Norms should be minimal and bottom-up. Have community members introduce them as a response to situations native to your coliving hub, and then communicate the norms clearly to new members as they enter the community.
A governing community intention helps to tie the pyramid together. It helps to attract a specific community of individuals who share a common interest or goal.
I mentioned earlier that strangers become friends through shared interests and shared time. A community intention is a way to get members of your coliving hub to self-select their shared interests. For example, a coliving hub focused on wellness might attract residents interested in a lifestyle filled with yoga, meditation, and healthy eating. This can create a sense of camaraderie and support among residents, which can contribute to a positive living experience.
Cabin is building a coliving network for creators who love living in nature. Here are a few more example themes that different coliving communities might adopt:
A space for musicians to collaborate daily
A hacker house for founders and entrepreneurs
A place for dancers to always have the opportunity to improve their craft
A group of nutrition-conscious roommates could design their environment to best support their diet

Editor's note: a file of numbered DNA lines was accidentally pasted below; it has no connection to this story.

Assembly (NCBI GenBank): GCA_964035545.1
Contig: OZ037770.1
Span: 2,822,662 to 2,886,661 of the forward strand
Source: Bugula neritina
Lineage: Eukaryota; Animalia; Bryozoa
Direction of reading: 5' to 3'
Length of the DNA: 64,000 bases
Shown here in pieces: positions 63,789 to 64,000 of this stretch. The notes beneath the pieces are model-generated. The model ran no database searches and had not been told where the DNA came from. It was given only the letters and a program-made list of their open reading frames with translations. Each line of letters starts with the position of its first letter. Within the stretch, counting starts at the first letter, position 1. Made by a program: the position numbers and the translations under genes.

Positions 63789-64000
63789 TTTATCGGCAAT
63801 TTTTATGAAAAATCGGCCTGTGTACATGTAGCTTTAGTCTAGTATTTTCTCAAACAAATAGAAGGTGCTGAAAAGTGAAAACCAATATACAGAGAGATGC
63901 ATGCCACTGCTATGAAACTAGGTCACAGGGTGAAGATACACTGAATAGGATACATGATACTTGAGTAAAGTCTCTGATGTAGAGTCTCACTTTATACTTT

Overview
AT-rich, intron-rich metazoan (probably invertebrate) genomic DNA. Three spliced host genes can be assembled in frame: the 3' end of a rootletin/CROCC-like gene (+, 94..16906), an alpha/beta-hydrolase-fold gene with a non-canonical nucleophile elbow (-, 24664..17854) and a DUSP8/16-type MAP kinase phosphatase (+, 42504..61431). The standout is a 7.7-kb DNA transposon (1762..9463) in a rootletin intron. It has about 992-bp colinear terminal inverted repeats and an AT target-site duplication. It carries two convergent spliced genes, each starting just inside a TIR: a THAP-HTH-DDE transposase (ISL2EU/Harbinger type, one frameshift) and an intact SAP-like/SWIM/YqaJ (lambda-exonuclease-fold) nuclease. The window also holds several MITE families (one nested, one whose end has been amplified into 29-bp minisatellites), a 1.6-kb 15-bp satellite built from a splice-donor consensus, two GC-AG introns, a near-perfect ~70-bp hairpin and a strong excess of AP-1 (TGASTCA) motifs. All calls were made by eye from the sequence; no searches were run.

A space for environmentalists to live sustainably
A coliving community that promotes social justice and activism
A community of pet owners
A space for fitness enthusiasts to train and work out together
A hub for spiritual seekers and practitioners
A coliving space for seniors
A community of gamers and esports enthusiasts
A space for outdoor enthusiasts and adventurers
A space for makers and DIY enthusiasts
A governing intention can also help to create a cohesive community culture. When residents are aligned around a shared intention, it can help to create a sense of purpose and direction for the community. This can lead to more meaningful interactions and collaborations between residents.
A specific intention can also help to differentiate a coliving hub from others in the market. By offering a unique value proposition, such as a focus on wellness or creativity, a coliving hub can attract residents who are specifically seeking that type of experience. This can help create a loyal community of residents who are invested in the coliving hub's mission and values for the long run.
The Pyramid of Coliving Needs provides a visual framework for designing and building successful coliving spaces, from the basic needs of shelter and security to the amenities and community norms that make a space truly great. By embracing these principles, groups can design incredible living experiences that enrich the lives of their residents and foster new friendships in an increasingly lonely world.
What we need now is the next generation of gatherers and caretakers to come forward and be the leaders that these communities need. If you’re that kind of leader, hop into Cabin’s discord to learn about opportunities to host or colive with Cabin.